07 Feb Attempting to capture the total footprint of food production
Published in Nature Sustainability, a recent paper has attempted a finer-grained quantification of the environmental impact of food production, including looking at the relative efficiency of production in different parts of the world.
It is well-known that food production comes with an environmental impact, which can be quantified in many different ways. Here, the greenhouse gas emissions, freshwater use, habitat disturbance, and nutrient pollution related to the production of individual food items was calculated and combined into a single metric.
Six countries were responsible for more than half the global footprint, but these were also the six most populous countries.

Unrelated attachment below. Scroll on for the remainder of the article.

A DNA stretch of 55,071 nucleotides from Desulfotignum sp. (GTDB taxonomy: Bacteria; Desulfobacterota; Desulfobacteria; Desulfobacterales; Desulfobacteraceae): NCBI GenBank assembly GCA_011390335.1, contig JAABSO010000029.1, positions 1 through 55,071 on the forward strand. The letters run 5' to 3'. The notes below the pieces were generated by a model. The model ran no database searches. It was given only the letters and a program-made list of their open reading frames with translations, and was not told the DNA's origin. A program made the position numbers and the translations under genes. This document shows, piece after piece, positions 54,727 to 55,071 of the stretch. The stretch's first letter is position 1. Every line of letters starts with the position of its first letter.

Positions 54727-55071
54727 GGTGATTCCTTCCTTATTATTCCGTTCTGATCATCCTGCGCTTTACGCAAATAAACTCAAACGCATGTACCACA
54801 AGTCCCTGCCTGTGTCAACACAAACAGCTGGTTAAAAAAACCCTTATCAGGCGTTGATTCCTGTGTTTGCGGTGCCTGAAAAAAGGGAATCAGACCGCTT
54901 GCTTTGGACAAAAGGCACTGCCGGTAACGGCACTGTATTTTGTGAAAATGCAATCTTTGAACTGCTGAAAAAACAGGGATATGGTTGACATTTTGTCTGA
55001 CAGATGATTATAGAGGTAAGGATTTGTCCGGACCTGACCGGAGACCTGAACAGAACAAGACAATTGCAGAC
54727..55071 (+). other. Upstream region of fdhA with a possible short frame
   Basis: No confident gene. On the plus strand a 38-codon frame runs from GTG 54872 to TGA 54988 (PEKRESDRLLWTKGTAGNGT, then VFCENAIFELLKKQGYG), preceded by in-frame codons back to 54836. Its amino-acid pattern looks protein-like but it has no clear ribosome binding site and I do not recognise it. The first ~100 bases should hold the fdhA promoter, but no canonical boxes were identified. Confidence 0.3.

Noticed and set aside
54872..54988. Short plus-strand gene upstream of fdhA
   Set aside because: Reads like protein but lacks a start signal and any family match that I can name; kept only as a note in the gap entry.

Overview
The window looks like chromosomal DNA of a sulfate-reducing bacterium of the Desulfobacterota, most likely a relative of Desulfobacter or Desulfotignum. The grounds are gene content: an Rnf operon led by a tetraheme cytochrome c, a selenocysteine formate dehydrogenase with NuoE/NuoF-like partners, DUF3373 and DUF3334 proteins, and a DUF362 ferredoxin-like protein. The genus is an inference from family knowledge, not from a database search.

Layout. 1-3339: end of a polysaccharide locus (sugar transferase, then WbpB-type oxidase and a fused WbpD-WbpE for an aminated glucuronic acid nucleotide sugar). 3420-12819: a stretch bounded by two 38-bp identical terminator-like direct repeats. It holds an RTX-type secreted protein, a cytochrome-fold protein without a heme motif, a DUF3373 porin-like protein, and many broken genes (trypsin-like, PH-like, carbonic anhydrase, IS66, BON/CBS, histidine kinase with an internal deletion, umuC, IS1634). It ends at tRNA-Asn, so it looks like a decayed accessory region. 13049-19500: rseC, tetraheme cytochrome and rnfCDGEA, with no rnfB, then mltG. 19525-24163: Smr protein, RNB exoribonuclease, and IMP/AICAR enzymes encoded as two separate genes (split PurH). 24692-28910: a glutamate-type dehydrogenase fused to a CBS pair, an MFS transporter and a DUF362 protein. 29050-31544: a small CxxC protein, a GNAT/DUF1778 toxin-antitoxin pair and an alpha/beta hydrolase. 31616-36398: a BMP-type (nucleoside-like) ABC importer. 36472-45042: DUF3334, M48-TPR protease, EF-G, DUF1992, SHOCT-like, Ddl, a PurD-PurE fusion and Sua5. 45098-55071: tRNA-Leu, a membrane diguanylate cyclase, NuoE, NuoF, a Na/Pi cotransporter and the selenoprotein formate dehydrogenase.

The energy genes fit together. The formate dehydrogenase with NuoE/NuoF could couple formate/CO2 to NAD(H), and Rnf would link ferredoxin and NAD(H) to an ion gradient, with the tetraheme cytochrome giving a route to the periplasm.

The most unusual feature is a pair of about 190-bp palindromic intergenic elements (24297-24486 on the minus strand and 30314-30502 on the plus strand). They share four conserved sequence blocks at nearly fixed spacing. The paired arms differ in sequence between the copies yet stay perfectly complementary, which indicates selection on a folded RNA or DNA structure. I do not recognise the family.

The authors also highlighted the disproportionate impact of aquatic systems, which contributed nearly a tenth of the impact, but only 1.1% of the food supply. Efficiency of production of specific food types in different parts of the world was also compared, with huge variation found.
The interconnection between different impacts was discussed. In some places a policy change could lead to benefits to multiple environmental impacts, whereas in others there would be trade-off between them.
The authors did consider efficiency based on mass, energy content, or protein content – a step towards consideration of nutrition. Measuring these impacts against a broader view of human nutrition would be extremely valuable. However, establishing a single metric for nutrition faces similar challenges to finding one for environmental impact.